Our third annual Safety Month will be held this summer. The goal of Safety Month is to strengthen Mid-City’s safety culture through special programming and training for our 350 field electricians and technicians. This year, we’re looking to build on the past two and continue with bonus trainings and outreach. In the spirit of the upcoming safety month, we’re breaking down the most frequently cited serious electrical violations that occurred in 2018, according to OSHA.gov.
2018’s Five Most Cited Serious Electrical Violations
404(f)(6) Wiring Design – Grounding Path: “The path to ground from circuits, equipment, and enclosures shall be permanent and continuous.”
In other words: Conductors must be grounded correctly and free of faults.
Compliance Example: If an outlet was not properly grounded, it could cause someone who plugs something into that outlet to be shocked, or much worse, electrocuted. To prevent this kind of injury and comply with this standard, we use something called a GFCI (Ground Fault Circuit Interrupter) in case there is a fault in the ground. If there is a fault present, this will stop the flow of electricity by tripping the circuit and shutting off the outlet completely.
416(a)(1) General Requirements – No employer shall permit work near any part of an electric circuit: “No employer shall permit an employee to work in such proximity to any part of an electric power circuit that the employee could contact the electric power circuit in the course of work, unless the employee is protected against electric shock by de-energizing the circuit and grounding it or by guarding it effectively by insulation or other means.”
In other words: Do not perform work on energized (also known as “hot”) equipment. This requirement is fairly self-explanatory, and the risks involved with violating this regulation can be fatal. Working on energized equipment can lead to an arc flash, which is deadly. The only exception to working on energized equipment is if de-energizing causes even greater risk.
Compliance Example: An electrician is working at a hospital, and must perform maintenance to generator equipment that is supplying power to life support. In that scenario, the risk for harm is greater if the equipment is de-energized. In order to work hot though, the electrician and project manager must complete a stringent process that includes Owner acknowledgment, additional permits, and specialized personal protective equipment. These circumstances are rare.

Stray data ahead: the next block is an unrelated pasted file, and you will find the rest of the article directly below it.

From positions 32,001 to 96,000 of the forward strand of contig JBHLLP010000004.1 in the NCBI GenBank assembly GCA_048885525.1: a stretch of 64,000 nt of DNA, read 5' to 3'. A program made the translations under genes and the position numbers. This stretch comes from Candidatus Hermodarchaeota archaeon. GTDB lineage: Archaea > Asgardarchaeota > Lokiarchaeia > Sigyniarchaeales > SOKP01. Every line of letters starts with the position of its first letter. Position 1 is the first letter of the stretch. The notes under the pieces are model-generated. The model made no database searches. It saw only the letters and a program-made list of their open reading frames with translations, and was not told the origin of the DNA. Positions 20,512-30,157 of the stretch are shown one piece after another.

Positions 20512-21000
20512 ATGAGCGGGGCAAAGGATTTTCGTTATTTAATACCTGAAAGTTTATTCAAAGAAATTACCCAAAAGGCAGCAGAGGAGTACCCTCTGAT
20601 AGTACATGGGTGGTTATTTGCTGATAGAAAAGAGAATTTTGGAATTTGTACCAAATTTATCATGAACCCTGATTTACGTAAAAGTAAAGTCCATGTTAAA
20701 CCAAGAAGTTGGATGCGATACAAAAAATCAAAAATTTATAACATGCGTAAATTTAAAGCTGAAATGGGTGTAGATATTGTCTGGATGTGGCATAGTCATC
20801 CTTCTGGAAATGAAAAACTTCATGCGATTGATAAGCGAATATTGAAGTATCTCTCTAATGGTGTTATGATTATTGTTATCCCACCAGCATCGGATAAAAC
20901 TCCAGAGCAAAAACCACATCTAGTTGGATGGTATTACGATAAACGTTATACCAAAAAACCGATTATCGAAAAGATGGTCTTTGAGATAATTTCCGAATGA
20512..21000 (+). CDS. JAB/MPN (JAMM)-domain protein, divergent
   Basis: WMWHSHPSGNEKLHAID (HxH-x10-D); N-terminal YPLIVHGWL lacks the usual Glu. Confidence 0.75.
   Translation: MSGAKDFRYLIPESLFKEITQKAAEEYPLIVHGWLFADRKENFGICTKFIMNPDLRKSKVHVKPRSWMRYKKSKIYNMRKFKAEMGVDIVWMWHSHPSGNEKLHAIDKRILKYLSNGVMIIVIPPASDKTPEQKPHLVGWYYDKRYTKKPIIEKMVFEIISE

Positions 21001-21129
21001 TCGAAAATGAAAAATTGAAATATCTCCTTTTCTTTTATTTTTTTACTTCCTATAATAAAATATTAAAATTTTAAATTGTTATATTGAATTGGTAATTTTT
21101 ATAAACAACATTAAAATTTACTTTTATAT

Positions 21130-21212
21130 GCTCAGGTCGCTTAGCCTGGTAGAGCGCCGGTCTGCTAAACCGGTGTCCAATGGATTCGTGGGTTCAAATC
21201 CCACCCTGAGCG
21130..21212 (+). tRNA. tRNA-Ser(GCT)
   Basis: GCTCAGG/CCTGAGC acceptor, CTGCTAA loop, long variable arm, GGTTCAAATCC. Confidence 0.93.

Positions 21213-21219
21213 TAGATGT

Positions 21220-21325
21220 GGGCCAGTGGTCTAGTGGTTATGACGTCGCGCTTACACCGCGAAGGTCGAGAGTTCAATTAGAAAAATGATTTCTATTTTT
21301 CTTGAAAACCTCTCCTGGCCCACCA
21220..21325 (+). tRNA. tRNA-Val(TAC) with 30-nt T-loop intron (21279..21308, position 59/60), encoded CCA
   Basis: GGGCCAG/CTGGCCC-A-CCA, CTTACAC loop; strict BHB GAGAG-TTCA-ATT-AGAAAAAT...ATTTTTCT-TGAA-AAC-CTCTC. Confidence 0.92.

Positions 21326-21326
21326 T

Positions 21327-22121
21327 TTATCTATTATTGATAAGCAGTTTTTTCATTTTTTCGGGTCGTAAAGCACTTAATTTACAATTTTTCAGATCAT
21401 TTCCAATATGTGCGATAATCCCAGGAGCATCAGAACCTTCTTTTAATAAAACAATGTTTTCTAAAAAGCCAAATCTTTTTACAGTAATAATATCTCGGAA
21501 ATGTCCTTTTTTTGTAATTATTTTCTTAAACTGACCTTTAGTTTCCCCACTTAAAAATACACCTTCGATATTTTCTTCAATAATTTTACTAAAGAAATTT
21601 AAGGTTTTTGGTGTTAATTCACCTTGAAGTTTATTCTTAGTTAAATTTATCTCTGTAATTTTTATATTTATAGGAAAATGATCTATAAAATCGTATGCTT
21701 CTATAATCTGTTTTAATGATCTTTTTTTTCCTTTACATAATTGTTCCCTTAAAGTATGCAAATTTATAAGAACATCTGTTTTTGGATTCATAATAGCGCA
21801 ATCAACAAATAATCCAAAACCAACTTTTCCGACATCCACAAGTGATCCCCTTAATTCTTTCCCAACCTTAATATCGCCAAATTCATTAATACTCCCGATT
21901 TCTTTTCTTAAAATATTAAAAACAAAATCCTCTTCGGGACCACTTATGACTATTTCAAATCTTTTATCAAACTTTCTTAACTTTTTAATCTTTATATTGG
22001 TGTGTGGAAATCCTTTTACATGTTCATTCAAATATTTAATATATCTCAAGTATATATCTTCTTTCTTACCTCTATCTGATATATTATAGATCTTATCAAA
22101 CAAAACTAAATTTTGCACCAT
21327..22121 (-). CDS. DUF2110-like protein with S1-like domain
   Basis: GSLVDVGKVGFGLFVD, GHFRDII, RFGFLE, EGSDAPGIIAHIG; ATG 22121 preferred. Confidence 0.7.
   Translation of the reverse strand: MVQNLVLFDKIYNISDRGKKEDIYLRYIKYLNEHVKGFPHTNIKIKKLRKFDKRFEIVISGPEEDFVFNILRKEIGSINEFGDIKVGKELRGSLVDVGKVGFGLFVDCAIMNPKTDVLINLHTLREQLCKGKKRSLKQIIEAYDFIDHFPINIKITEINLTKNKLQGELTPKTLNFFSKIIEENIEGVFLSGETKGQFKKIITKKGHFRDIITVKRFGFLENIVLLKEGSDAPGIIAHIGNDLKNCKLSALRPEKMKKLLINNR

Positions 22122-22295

403(b)(2) General Requirements – Equipment installation and use: “Listed, labeled, or certified equipment shall be installed and used in accordance with instructions included in the listing, labeling, or certification.”
In other words: Equipment needs to be used for the purpose it was made for, and also installed according to the manufacturer’s specifications and requirements.
Compliance Example: An electrician would not use a generator that’s intended to power a small, home appliance that runs on 110 volts, to power a large, industrial piece of equipment that operates on 277 volts. That would overload the circuit and blow the fuse, which could possibly lead to a fire as a result of wires overheating.
416(e)(1) General Requirements – Worn & frayed cords and cables: “Worn and frayed electrical cords or cables shall not be use.”
In other words: This one is also fairly obvious, and means that any kind of wire, from extension cords to Cat6 cable, can’t be frayed. Frayed cables can potentially cause fire or shock.
Compliance Example: An electrician is working at a site and has been using the same cord for months. Eventually, the overuse causes the wire to become exposed. He throws the cord away because its no longer properly grounded by exterior protective coating, and could cause someone to be shocked if they picked it up.
405(g)(2)(iv) Wiring Methods – Flexible Cord Strain Relief: “Flexible cords shall be connected to devices and fittings so that strain relief is provided which will prevent pull from being directly transmitted to joints or terminal screws.”
In other words: You need to use something that is non-conductive to reduce tension on flexible cords when hanging them from the ceiling, or anything else on the site. We typically use plastic “S” hooks to run our cords, which are non-conductive. In case a cord does have exposed wire as a result of wear and tare, the “S” hooks would prevent the cord from energizing whatever it came in contact with.
Compliance Example: An electrician is moving temporary power from one part of the site to another. When relocating the cords, he handles them by the “S” hook that is suspending it from the ceiling, instead of grabbing the cord directly.